Transporting Space Tourists at 4x the Speed of Sound

"Ladies and gentlemen, we hope you enjoyed your suborbital flight. While we expect a smooth landing in New Mexico, we now ask that you please make sure your seatbelts are fastened and your tray tables stowed as we begin our descent back into the Earth's atmosphere...at 7Gs. Thank you."

On Sept. 28, 2006, British billionaire Richard Branson unveiled a prototype design of the first spacecraft to be used by his Virgin Galactic space tourism service. SpaceShipTwo (SS2), the new spacecraft designed specifically for space tourism, will be three times the size of its predecessor and will include a flatscreen TV and reclining passenger seats.

It will also rocket passengers at four times the speed of sound through the atmosphere on a suborbital flight, reports BBC News. (Other accounts say three times the speed of sound.)

The vehicle is designed by Burt Rutan's Scaled Composites LLC and based on the company's SpaceShipOne (SS1) design. In 2004, SpaceShipOne captured the $10 million Ansari X PRIZE for being the first private manned ship to reach space twice in a span of two weeks.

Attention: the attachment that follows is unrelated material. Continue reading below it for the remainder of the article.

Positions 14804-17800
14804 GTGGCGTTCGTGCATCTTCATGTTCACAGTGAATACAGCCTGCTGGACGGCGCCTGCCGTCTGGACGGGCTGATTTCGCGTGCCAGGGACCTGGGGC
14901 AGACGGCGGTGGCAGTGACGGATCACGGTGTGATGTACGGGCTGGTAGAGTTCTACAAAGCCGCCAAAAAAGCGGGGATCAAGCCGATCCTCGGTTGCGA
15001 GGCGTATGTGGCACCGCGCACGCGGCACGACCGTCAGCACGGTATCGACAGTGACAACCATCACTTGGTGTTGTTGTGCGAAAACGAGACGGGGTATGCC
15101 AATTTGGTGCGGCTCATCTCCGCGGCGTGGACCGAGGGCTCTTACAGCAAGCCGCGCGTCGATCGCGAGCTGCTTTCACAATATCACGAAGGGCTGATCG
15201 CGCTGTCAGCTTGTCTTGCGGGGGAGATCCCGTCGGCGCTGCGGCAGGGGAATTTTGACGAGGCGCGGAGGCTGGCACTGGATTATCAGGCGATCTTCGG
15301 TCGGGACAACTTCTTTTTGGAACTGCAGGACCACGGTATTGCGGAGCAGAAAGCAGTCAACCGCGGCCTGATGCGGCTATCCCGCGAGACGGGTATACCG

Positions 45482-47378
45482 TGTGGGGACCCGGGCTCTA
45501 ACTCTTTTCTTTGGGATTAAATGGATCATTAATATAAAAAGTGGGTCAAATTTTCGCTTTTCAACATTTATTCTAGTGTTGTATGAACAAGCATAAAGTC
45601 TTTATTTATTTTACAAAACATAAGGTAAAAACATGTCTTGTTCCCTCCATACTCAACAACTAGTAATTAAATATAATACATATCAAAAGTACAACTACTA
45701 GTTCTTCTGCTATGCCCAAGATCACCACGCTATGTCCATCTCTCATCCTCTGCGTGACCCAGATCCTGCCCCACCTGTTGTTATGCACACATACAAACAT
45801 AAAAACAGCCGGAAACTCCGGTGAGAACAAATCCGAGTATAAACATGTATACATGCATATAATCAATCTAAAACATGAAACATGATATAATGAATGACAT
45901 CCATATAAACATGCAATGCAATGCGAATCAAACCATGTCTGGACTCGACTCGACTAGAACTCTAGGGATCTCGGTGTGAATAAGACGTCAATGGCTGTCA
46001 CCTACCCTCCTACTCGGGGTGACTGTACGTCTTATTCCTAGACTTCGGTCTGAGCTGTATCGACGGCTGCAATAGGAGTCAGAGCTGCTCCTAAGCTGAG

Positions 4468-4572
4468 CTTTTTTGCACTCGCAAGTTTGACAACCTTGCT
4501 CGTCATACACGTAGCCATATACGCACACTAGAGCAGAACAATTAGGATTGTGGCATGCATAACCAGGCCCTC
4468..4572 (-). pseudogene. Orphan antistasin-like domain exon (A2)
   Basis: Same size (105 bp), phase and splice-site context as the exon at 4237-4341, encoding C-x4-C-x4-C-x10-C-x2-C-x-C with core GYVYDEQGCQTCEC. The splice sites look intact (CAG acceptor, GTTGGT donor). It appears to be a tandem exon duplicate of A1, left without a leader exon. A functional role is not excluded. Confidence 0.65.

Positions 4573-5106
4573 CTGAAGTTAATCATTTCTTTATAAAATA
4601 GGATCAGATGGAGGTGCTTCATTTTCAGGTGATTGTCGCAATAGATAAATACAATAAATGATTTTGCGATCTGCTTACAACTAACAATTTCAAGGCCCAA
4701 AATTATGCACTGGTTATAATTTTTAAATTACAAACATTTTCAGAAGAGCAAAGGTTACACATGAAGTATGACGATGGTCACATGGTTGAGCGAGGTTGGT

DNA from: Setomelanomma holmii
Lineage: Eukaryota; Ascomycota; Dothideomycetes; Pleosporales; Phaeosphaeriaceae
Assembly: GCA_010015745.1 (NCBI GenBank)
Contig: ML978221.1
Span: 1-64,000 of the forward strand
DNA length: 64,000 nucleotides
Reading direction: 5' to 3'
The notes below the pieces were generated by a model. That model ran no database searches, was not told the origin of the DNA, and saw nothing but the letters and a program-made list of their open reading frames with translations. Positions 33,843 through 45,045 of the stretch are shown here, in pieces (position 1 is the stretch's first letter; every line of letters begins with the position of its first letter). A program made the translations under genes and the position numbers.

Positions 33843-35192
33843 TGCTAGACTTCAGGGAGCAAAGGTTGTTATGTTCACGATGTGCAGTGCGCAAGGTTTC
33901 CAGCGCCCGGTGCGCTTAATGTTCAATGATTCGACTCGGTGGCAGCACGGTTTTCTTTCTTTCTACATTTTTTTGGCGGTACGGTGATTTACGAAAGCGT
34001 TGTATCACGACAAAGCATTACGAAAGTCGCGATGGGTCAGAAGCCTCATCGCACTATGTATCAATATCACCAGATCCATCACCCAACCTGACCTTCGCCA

According to an interview with Rutan, the new craft will fly higher and have a longer downrange than SS1, 100 or 200 miles. The maximum capacity will be eight people: six passengers (who pay $200,000 each) and two pilots.

The overall flight profile, though extended, will mimic that of SS1. The enormous WhiteKnight Two (WK2) mothership — which will be larger than a 757 and have a cabin identical to SS2, permitting the aircraft to be used as a training vehicle for the Virgin Galactic passengers — will carry the 60 ft.-long SS2 to 10 miles above sea level, about 50,000 feet, and release it. SS2's hybrid motor will then ignite, accelerating passengers at four Gs to 3-4 times the speed of sound, to an apogee of 140km.

SS1 used a nontoxic hybrid propulsion system of liquid nitrous oxide (N20, or laughing gas) and rubber fuel (hydroxyl-terminated polybutadiene, or HTPB). Designed specifically for SS1, its unique design simplified mounting and reduced leak paths. The composite nitrous tank and case/throat/nozzle components were developed at Scaled Composites, with Thiokel providing the tank's filament wound over-wrap, and AAE Aerospace supplying the ablative nozzle. Development of the "rocket science" (fuel, bulkhead, controller, valve, injector, igniter and ground test program) was completed for the X PRIZE competition with the help of two rocket motor developers, Environmental Aeroscience Corp (eAc) and SpaceDev, according to Scaled.